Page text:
Tinnitus is an auditory disorder that manifests itself in intermittent sounds like ringing in the ears. For many people, this condition can be triggered by stress and anxiety. At the same time, tinnitus can make people feel even more stressed and anxious. Let's find out more about the relationship between the appearance of tinnitus and the stress factor.
Did you know that high-stress and anxiety situations can be a cause of tinnitus? Unfortunately, anxiety and stress have a significant impact on the entire body, especially on our nervous system (or brains). Everyday life imposes many stresses. As stress levels increase, so does the likelihood of repercussions on the hearing system. This is why it is not uncommon to observe an increase in cases of stress-induced tinnitus.
When stress and anxiety accumulate and become more intense, some signs of tinnitus can be noticed, such as a constant ringing in the ears or a whistling, even when there is no external source to emit the sound: this is what it is called stress-related tinnitus.
Pulsatile tinnitus is a rhythmic thumping, whooshing or pulsing in the ear. It’s a rare form of tinnitus that tends to be synced to your heartbeat and can seem as if you’re hearing your heartbeat in your ears. Like other forms of tinnitus, stress and anxiety can indirectly contribute to its appearance or make it worse.
It is easier for stress and anxiety to become a pulsatile tinnitus factor, as this specific type of tinnitus reveals itself, especially, when we try to sleep, one of the moments of the day in which stress and anxiety can be stronger. Pulsatile tinnitus should be followed by a physician to rule out any underlying medical condition.
The causes of tinnitus are not yet fully understood. Doctors and researchers from all over the world are investigating this disorder. However, in the case of stress-induced tinnitus, a possible chemical factor that triggers tinnitus under stressful conditions has been identified: the increase in glutamate.
Glutamate is a neurotransmitter, an element of the nervous system that connects neurons. When its production increases excessively, for example, in high emotional or physical stress, neurons become overloaded, as they receive too many excitatory signals. As a result, damage can be found in some areas of the brain, including the acoustic nerve, aiding the correct transmission of sounds. In this case, stress-induced tinnitus can develop.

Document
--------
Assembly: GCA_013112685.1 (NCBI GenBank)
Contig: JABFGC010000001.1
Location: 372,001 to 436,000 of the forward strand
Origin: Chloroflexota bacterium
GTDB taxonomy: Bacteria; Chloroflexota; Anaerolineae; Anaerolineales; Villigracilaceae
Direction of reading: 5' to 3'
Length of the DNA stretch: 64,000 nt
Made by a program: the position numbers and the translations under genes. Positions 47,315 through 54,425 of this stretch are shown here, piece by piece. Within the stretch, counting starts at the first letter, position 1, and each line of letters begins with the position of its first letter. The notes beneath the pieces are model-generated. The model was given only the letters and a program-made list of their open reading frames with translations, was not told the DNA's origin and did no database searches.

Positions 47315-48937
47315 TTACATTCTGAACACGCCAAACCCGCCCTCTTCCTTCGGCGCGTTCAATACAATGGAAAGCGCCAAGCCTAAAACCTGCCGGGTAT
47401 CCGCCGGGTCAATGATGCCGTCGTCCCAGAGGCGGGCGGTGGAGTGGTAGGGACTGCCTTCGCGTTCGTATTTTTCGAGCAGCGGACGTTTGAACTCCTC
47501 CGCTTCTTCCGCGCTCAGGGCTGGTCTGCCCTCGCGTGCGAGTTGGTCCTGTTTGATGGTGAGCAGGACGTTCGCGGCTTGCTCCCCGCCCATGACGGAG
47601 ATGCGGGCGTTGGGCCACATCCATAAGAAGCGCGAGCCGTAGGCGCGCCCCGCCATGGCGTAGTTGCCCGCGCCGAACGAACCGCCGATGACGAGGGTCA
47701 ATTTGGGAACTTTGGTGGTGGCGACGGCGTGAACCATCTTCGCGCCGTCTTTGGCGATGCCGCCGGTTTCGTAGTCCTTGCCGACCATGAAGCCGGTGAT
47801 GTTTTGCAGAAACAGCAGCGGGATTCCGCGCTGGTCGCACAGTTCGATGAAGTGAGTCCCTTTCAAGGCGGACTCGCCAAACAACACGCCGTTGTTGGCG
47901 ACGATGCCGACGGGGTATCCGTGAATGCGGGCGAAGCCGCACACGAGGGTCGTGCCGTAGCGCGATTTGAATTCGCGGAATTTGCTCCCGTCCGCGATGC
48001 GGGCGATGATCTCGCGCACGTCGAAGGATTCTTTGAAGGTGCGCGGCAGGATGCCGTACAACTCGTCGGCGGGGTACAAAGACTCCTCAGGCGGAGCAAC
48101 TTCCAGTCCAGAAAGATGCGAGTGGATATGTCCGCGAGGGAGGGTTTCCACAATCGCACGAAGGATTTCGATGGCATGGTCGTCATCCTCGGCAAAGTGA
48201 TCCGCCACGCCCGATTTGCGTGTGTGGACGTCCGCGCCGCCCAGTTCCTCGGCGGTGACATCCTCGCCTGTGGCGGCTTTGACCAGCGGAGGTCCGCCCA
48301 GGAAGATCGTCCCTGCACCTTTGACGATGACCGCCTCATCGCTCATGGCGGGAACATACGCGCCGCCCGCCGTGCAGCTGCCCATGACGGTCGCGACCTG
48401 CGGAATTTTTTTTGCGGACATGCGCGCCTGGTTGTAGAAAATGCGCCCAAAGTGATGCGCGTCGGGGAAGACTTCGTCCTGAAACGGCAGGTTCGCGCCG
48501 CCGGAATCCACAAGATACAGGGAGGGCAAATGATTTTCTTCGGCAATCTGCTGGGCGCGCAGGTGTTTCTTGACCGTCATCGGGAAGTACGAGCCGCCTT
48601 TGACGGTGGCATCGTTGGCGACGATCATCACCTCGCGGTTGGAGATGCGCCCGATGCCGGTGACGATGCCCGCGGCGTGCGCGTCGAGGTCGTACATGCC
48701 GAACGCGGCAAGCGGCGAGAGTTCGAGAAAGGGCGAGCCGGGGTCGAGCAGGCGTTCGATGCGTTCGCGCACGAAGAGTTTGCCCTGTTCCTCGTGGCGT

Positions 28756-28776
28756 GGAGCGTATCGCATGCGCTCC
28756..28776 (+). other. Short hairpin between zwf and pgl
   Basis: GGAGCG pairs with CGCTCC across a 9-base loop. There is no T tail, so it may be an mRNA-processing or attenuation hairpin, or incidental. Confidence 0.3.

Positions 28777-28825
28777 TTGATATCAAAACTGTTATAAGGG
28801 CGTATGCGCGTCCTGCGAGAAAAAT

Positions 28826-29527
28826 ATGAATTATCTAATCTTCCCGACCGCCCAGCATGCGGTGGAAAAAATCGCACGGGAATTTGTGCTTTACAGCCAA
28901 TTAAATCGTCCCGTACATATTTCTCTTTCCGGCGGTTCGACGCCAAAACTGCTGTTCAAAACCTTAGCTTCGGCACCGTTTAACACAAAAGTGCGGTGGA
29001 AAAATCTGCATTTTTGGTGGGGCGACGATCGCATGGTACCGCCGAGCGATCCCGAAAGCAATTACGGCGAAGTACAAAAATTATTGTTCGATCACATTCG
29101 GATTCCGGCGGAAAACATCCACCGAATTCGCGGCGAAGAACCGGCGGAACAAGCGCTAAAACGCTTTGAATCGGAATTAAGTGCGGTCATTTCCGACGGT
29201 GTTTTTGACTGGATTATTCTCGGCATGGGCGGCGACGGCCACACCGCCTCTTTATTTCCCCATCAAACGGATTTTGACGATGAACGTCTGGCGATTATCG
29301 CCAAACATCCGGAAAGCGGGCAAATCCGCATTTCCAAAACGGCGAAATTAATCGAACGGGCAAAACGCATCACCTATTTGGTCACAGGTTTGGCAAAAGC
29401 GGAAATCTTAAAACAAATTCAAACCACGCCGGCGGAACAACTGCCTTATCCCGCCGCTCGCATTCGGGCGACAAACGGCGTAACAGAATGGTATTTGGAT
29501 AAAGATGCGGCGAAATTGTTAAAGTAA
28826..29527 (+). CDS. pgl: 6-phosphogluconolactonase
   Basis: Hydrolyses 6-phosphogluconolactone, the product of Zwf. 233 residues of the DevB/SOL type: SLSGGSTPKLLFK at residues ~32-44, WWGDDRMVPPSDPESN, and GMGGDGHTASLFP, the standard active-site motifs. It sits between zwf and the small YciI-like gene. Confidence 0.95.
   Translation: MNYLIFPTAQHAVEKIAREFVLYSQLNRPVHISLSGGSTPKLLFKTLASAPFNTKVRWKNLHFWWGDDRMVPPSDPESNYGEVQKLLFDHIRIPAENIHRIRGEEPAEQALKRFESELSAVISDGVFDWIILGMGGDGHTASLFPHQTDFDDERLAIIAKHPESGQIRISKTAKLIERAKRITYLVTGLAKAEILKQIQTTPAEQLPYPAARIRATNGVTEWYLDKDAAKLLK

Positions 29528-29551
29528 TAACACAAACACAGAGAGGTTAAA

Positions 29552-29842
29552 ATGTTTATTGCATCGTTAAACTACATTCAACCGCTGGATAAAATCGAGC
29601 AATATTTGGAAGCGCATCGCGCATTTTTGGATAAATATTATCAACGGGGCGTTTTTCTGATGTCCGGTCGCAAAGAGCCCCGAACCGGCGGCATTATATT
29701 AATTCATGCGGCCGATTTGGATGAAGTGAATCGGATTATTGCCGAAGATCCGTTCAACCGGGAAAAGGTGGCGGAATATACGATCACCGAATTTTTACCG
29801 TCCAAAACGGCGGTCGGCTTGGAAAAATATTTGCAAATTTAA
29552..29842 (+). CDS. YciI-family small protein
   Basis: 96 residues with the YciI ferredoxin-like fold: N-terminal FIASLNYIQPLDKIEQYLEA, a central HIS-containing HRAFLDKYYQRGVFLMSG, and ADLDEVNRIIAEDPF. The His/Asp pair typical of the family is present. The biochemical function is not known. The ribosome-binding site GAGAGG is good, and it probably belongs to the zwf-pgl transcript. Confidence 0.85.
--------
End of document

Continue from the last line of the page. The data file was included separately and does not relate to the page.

Unfortunately, it is not easy to live with tinnitus: the constant ringing in the ears limits concentration, making conversations difficult and often preventing you from sleeping peacefully. It contributes to creating further stress, which increases the production of glutamate and increases tinnitus: a vicious circle is created from which it is difficult to get out.
In most cases, stress-induced tinnitus disappears on its own once you destress, but in some cases, it can become chronic. That's why it's important to learn how to counteract tinnitus, or rather, how to live with it so that this ringing in the ears doesn't damage our daily lives. Healthcare professionals can assist in relieving stress and anxiety, as many times there are psychological factors at play and counseling is needed.
Currently, there is no specific cure for stress-induced tinnitus, but there are strategies that help coping with it, like trying to reduce anxiety and stress to help bring glutamate production back to normal levels. This is obviously not easy, given that tinnitus contributes to increased stress and discomfort because it prevents you from sleeping, concentrating and relaxing.
However, before embarking on a psychological journey aimed at functional management of anxiety, consider visiting a specialist and getting a hearing check to rule out other causes of your tinnitus. Going to a specialist and a Miracle-Ear center for a hearing check can be the first step for better listening.
Consider the following therapies to help alleviate the effects of tinnitus and help you manage your stress-induced tinnitus:
There are sound enrichment devices for sale that help make it possible to reduce the perception of tinnitus by exposing you to melodies and sounds of your choosing. These devices promote relaxation and help reduce the volume of your tinnitus.
TRT treatment: Tinnitus Retraining Therapy (TRT) is a conscious and subconscious tinnitus management and treatment technique. TRT requires close collaboration with hearing care professionals and aims to teach the brain to ignore the ringing in the ear caused by tinnitus. It is based on the concept of sound habituation through acoustic stimulation. TRT aims to modify the auditory perception by the brain with the scope of ignoring the ringing in the ear caused by tinnitus by confusing it with other noises.
There are also natural remedies that can potentially help you live better with stress-induced tinnitus, including:
In most cases, tinnitus caused by stress and anxiety tends to disappear once we get out of a stressful moment. According to a study published in Nature, for about 80 percent of people, their tinnitus subsides or is no longer as noticeable once the stressful event has passed.
However, in some cases, there is the possibility that stress-induced tinnitus can become chronic. If this occurs, it's important to learn how to counteract tinnitus or cope with it with the techniques mentioned above.